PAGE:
These scriptures declare that the Son "was made of the seed of David according to the flesh"-that
is, He became truly man (Romans 1:3)-and that He was "declared to be the Son of God with power."
(Romans 1:4) The reading is not that Christ became the Son of God, or was made the Son of God, but He
was declared to be the Son of God. He that was Son became flesh. (John 1:14) Jesus did not become God,
for He was already God. He was simply declared to be the Son of God.
When was the declaration made to man that Jesus is the Son of God? It was first made by the
angel at the time of the birth of Jesus. "There is born to you this day in the city of David a Savior, who is
Christ the Lord." Luke 2:11, A.R.V. It was next announced by God Himself at the baptism: "Thou art my
beloved Son; in thee I am well pleased.” Luke 3:21, A.R.V. And after the resurrection He was -declared to
be the Son of God with power.... by the resurrection from the dead." Romans 1:4.
"This day have I begotten thee." According to Acts 13:32,33, previously quoted, this was by the
resurrection from the dead. Christ is the eternal Son of God, but He sustained an added relationship to the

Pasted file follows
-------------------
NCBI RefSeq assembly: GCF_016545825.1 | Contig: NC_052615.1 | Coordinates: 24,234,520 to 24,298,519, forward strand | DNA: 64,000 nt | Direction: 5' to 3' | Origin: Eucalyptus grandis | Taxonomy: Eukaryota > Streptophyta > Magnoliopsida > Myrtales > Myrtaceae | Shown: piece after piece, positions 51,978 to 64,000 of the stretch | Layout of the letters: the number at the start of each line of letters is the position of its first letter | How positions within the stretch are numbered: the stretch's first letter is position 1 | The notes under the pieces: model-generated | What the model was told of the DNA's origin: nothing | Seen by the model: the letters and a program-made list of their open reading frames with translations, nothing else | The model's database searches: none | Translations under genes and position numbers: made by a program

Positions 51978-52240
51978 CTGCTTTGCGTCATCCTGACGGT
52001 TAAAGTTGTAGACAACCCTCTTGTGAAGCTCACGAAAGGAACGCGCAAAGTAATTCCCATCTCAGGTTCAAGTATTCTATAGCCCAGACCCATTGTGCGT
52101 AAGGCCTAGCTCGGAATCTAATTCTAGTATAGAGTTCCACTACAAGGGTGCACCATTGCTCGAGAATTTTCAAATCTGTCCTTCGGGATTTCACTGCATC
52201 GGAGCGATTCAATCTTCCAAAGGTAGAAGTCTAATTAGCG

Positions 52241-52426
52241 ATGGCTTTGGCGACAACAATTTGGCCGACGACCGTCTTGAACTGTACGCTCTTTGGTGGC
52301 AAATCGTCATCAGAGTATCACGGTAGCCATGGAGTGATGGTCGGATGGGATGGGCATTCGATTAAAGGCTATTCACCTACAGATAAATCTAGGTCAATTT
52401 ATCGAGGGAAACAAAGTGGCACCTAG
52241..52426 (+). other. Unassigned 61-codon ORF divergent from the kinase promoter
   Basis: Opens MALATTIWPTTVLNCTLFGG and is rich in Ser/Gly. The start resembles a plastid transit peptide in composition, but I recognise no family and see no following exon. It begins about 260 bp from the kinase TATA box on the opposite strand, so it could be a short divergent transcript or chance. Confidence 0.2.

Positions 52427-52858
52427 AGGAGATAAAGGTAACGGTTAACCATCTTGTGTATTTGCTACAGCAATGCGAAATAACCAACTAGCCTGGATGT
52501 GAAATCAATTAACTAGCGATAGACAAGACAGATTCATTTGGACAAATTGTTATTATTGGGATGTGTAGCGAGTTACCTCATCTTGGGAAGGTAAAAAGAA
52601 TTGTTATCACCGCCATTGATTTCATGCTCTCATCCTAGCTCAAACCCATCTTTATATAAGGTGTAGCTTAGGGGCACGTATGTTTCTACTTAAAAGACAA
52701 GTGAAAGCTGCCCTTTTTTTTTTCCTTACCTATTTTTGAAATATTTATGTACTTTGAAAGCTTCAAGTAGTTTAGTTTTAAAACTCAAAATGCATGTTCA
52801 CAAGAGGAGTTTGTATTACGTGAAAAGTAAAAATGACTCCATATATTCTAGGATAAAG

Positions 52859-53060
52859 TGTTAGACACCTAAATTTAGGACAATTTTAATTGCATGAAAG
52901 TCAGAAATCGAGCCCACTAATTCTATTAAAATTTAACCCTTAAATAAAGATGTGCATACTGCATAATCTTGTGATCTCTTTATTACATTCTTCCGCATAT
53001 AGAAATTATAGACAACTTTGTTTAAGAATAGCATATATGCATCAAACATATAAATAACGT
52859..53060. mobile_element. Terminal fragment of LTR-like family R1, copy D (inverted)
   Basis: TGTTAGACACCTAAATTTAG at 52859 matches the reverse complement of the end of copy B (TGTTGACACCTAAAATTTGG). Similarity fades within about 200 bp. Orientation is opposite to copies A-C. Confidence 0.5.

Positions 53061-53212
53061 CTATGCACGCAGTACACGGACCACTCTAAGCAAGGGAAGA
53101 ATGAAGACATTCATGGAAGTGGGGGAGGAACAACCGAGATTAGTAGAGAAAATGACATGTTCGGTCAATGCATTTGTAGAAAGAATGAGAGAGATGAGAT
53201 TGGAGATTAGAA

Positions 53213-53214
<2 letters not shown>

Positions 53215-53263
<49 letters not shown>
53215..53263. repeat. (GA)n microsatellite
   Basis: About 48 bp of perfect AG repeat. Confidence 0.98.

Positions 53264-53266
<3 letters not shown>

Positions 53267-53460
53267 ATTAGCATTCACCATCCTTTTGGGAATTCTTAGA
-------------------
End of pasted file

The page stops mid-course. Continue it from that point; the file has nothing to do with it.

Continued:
Father when He was raised from the dead. As man He was a member of the human family. When He was
raised from the dead and His work was accepted of God, He was the first man who in his own right could
claim to have fulfilled the condition of life laid down by God, which in effect is, "Obey and live."
God had promised man life on condition of obedience. (Exodus 19:5; Luke 10:25-28) Christ met
the conditions laid down, and thus earned the right of life; and God, by raising Him from the dead,
recognized and admitted this right. Whereas some believe that "begotten" refers to the eternal generation of
Christ, it seems better to apply it to Christ's first coming to this world, especially in view of the "for" in
verse 5, which points back to the fact that Christ by inheritance obtained a better name. As "inheritance"
points to a definite event in time, it is better to consider "begotten" as belonging to the earthly experience of
Verse 6. "Let all the angels of God worship him." These words are not found in our present
Hebrew Bible, but are recorded in the Greek Septuagint of Deuteronomy 32:43.